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Eur Respir J. 2007 Jan;29(1):179-84.

Genes, environments, development and asthma: a reappraisal.

Author information

  • Arizona Respiratory Center, University of Arizona, 1501 N. Campbell Avenue, Tucson, AZ, USA. fernando@arc.arizona.edu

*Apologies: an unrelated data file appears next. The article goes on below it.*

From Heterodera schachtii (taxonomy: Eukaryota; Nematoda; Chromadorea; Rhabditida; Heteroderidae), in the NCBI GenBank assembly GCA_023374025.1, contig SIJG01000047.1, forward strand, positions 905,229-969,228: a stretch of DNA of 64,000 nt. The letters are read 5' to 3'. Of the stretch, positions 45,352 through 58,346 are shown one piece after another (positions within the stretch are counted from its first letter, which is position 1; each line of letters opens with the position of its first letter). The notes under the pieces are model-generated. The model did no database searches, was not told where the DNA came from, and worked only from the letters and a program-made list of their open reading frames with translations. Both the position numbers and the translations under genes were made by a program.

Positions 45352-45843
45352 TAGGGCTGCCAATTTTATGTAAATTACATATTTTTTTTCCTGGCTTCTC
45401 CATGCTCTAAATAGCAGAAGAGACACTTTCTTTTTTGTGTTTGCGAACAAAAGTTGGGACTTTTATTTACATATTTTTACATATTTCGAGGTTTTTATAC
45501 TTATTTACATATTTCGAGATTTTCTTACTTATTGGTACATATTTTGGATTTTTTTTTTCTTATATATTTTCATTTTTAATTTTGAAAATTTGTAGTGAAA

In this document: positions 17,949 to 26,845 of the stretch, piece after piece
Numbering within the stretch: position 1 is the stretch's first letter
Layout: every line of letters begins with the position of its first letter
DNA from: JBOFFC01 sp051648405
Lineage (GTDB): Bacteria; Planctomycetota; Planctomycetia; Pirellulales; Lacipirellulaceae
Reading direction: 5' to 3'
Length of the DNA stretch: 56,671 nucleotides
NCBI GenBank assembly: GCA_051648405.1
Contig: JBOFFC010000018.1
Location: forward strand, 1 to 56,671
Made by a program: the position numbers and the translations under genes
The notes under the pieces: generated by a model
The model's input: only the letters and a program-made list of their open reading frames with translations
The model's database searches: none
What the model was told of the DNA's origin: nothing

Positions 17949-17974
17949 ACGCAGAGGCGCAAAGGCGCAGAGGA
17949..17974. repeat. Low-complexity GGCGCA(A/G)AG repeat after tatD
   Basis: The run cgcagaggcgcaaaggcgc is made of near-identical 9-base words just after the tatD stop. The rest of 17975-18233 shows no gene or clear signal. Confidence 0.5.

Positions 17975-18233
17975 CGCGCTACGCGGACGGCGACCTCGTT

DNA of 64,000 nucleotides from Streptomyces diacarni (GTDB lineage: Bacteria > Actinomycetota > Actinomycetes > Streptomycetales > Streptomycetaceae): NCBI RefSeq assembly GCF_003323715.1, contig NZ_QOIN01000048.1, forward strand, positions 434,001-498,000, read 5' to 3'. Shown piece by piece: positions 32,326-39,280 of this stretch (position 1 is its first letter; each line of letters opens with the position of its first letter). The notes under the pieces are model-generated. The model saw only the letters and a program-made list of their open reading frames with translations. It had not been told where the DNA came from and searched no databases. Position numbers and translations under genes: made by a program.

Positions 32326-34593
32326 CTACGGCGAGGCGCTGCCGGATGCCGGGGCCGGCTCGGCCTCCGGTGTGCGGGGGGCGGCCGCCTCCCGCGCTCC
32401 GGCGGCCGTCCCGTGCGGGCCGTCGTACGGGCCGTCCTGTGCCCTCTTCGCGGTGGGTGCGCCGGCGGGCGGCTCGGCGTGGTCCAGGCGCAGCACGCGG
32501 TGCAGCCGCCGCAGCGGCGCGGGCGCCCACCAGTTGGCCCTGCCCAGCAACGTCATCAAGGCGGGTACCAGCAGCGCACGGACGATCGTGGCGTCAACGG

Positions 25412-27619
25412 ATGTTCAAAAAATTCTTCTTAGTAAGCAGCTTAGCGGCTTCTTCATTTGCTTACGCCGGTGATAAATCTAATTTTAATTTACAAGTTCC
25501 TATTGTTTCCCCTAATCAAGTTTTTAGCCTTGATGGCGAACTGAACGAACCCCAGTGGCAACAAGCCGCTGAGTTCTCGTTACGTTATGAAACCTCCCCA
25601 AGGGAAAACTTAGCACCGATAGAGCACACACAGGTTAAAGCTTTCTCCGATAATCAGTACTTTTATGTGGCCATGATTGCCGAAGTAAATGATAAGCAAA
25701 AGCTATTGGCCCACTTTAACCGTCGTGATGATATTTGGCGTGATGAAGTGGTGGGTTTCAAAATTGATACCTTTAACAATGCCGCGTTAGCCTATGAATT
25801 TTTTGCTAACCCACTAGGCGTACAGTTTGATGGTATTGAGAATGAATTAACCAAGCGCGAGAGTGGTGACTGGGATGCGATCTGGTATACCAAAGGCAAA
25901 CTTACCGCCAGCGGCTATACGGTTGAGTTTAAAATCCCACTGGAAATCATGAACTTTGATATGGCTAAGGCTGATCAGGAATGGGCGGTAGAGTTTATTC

Significant advances have been made in our understanding of the role of genetic variation in determining complex human phenotypes such as asthma. It is now well established that there is no single "gene for asthma", in the way that the cystic fibrosis transmembrane receptor is the "gene for cystic fibrosis". It is also clear that among all genetic variants eventually found to be associated with asthma, only a few will be replicated, and in the same direction, in the majority of well-performed studies. Current evidence suggests that most asthma-related polymorphisms determine risk for the disease in a context-dependent manner, i.e. they interact with environmental factors, with polymorphisms in other genes and with the specific developmental phase of the disease in which the association is tested. Elucidating these complex interactions will allow us to understand better the heterogeneity of the disease and thus to develop therapeutic tools tailored to the specific form of the disease in each patient.

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